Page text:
Last month, Detroit Major Mike Duggan named longtime urban farming activist Tepfirah Rushdan as the city’s first director of urban agriculture.
Through the nonprofit organization, Keep Growing Detroit, she and other community activists and stakeholders have been working for years to cultivate vacant or under-utilized land within the city for local food production, with the ultimate goal of making Detroit a food sovereign city.
So, what exactly does a food sovereign Detroit look like? And what are the challenges local farmers and growers are facing in the city today? Rushdan joined Detroit Today on Monday to discuss all of this and her goals in her new role.
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Tepfirah Rushdan is Detroit’s first director of urban agriculture and the co-director of education and capacity building at Keep Growing Detroit. She says she joined the food movement in Detroit not because she grew up with a green thumb, but rather because she believes it’s important for residents to maintain that connection to the growing process and where their food comes from so those skills can be passed on to younger generations.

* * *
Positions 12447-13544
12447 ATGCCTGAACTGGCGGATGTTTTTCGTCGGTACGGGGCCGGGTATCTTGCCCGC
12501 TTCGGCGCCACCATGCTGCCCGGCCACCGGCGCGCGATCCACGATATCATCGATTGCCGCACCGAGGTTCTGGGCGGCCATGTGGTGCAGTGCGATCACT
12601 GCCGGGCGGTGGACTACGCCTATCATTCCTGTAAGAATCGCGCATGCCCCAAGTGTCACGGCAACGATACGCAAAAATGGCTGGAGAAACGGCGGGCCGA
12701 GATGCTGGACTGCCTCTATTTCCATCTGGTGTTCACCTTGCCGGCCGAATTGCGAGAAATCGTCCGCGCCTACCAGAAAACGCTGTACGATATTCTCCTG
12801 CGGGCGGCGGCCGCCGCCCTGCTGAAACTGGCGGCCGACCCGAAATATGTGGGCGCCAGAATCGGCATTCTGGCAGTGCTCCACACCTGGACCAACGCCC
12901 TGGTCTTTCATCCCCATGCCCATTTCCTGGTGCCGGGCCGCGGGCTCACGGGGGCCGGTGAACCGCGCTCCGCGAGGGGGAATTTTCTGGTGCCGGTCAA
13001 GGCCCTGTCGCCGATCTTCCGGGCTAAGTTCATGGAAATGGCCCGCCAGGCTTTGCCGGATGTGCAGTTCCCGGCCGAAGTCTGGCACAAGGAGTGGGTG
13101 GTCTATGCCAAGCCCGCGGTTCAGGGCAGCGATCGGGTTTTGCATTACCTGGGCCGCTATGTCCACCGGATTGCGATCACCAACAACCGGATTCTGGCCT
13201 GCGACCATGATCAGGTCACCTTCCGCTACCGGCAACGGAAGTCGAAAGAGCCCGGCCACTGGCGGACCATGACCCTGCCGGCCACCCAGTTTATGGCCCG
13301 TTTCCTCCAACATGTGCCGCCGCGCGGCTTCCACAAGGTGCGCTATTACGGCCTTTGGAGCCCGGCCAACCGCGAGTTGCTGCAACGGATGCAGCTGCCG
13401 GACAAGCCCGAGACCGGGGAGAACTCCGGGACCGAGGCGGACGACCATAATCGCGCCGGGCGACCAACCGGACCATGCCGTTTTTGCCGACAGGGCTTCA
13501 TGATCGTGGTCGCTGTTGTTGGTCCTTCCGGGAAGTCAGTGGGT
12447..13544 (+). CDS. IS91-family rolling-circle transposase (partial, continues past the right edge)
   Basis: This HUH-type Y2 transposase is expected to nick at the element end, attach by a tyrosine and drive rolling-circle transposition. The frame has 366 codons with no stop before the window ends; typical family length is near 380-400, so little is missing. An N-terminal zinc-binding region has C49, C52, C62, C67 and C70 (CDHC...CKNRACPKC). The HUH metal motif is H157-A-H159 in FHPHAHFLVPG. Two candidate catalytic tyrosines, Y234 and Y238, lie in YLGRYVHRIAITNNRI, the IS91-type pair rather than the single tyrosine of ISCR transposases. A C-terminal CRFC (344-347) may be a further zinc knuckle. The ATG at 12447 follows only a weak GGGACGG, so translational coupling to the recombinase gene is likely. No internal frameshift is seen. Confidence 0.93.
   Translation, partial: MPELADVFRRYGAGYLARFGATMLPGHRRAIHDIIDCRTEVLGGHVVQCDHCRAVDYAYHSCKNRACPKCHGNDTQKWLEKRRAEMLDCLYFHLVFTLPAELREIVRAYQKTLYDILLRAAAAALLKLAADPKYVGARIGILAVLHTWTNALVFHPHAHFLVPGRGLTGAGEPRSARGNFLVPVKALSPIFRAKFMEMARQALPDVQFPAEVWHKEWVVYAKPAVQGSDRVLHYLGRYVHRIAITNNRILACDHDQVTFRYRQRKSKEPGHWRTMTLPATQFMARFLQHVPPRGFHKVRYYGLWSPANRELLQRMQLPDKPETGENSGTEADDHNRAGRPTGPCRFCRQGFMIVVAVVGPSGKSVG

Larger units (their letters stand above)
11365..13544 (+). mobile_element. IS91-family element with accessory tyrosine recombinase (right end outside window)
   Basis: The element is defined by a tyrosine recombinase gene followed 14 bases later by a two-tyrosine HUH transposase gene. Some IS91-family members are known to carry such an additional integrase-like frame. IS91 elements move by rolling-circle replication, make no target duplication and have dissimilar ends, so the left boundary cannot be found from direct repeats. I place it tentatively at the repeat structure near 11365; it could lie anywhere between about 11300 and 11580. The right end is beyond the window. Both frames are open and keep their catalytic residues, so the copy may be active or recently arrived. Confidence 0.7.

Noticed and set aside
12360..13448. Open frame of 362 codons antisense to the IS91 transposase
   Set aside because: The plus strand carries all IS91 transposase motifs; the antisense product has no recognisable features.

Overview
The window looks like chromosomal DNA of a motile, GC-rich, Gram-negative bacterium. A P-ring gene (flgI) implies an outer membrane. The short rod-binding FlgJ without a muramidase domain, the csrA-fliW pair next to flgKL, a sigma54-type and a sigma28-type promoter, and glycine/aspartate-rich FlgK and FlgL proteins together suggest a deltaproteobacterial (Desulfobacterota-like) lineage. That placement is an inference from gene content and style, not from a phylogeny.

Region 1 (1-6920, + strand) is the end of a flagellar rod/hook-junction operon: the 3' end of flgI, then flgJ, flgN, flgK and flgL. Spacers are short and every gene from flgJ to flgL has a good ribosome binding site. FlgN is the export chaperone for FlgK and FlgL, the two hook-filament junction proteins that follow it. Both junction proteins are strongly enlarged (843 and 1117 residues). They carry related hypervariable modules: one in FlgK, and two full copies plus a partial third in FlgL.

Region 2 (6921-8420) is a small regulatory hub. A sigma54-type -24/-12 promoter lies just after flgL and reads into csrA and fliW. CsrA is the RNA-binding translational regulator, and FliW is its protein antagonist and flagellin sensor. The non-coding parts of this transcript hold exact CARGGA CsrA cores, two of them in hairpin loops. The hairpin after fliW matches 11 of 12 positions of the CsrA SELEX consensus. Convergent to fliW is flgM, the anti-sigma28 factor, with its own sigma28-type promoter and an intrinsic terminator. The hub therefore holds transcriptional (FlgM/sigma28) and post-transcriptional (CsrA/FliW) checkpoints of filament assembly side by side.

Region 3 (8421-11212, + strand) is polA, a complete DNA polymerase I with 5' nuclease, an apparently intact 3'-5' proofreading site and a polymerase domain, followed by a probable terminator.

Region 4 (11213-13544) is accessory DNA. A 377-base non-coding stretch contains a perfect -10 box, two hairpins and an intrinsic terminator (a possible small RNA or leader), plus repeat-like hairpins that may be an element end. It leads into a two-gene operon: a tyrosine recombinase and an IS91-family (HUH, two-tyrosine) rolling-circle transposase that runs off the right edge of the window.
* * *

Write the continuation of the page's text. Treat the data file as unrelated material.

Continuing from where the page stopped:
“We’re very disconnected from where our food comes from; what it looks like when it’s growing out of the ground,” she says. “That’s scary when you think about it, that within a couple generations of us moving up here from down south right, like we don’t know where our food comes from.”
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